Kevin McFall


Assistant Professor
Department of Mechatronics Engineering
Office: Engineering Technology Center Q-320
Phone: 678-915-3004

Before coming to KSU (formerly Southern Poly), Dr. McFall lived abroad for more than ten years. His international experiences began with a study abroad for his entire undergraduate senior year at the Luleå University of Technology in Sweden 50 miles south of the Arctic Circle. After graduating with his B.S. in Mechanical Engineering from Virginia Tech, his international travels continued during masters studies at MIT with an appointment at the Japan Atomic Energy Research Institute in Japan. His work there involved heat transfer in the superconducting magnet systems for the International Thermonuclear Experimental Reactor project.

Such positive international experiences led to a research fellow position at Dalarna University in Sweden after graduation from MIT with his M.S. in Mechanical Engineering. His research shifted to artificial intelligence and image/signal processing where he was involved in developing an automated winter road condition sensor using artificial neural networks to classify road condition using image and sound input data. The research fellow position at Dalarna University quickly led to a permanent faculty position in the Department of Computer Engineering and Informatics.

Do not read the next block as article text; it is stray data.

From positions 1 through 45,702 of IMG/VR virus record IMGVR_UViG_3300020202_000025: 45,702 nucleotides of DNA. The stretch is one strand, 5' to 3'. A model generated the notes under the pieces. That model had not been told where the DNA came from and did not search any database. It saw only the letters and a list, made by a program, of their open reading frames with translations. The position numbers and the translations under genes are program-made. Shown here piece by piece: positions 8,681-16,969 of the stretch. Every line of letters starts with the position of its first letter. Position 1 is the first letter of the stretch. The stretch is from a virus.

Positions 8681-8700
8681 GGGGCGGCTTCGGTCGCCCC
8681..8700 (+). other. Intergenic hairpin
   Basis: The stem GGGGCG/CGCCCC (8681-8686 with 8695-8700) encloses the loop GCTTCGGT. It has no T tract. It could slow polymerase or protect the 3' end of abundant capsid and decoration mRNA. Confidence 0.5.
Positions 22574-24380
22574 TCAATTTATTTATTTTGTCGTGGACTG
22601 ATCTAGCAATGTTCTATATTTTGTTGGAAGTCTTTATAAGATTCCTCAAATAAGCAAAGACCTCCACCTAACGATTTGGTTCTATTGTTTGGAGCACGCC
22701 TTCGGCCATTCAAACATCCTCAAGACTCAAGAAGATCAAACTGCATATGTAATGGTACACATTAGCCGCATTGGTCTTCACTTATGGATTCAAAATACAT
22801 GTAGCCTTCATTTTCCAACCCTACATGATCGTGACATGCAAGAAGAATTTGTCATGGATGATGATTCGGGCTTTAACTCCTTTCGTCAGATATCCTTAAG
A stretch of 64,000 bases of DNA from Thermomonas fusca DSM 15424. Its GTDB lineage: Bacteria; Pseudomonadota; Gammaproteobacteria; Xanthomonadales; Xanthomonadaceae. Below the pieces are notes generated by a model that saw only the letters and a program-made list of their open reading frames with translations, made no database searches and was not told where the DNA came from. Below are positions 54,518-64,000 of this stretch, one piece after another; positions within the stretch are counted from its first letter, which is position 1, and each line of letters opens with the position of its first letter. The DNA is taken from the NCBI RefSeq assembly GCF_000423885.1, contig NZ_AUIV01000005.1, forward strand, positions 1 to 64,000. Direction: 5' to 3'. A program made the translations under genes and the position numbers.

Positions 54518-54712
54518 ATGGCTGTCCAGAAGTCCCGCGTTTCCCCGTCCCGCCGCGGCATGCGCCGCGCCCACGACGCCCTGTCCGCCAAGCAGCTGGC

In order to help advance his career in academia, he left Dalarna University to pursue a Ph.D. in Mechanical Engineering at Georgia Tech’s European campus in Metz, France. He continued working in artificial intelligence by developing an alternative method for solving boundary value problems using artificial neural networks. After getting married soon after graduation, he moved his wife to France where he worked as a Visiting Assistant Professor at Georgia Tech for two years before accepting a tenure-track position Penn State's Lehigh Valley campus. His current position in mechatronics at KSU allows Dr. McFall to live closer to family and pursue his passion for scholarship at a student-centered technical university. His current research focuses on autonomous vehicles, directing numerous student teams to develop sensor systems and actuation control for self-driving cars.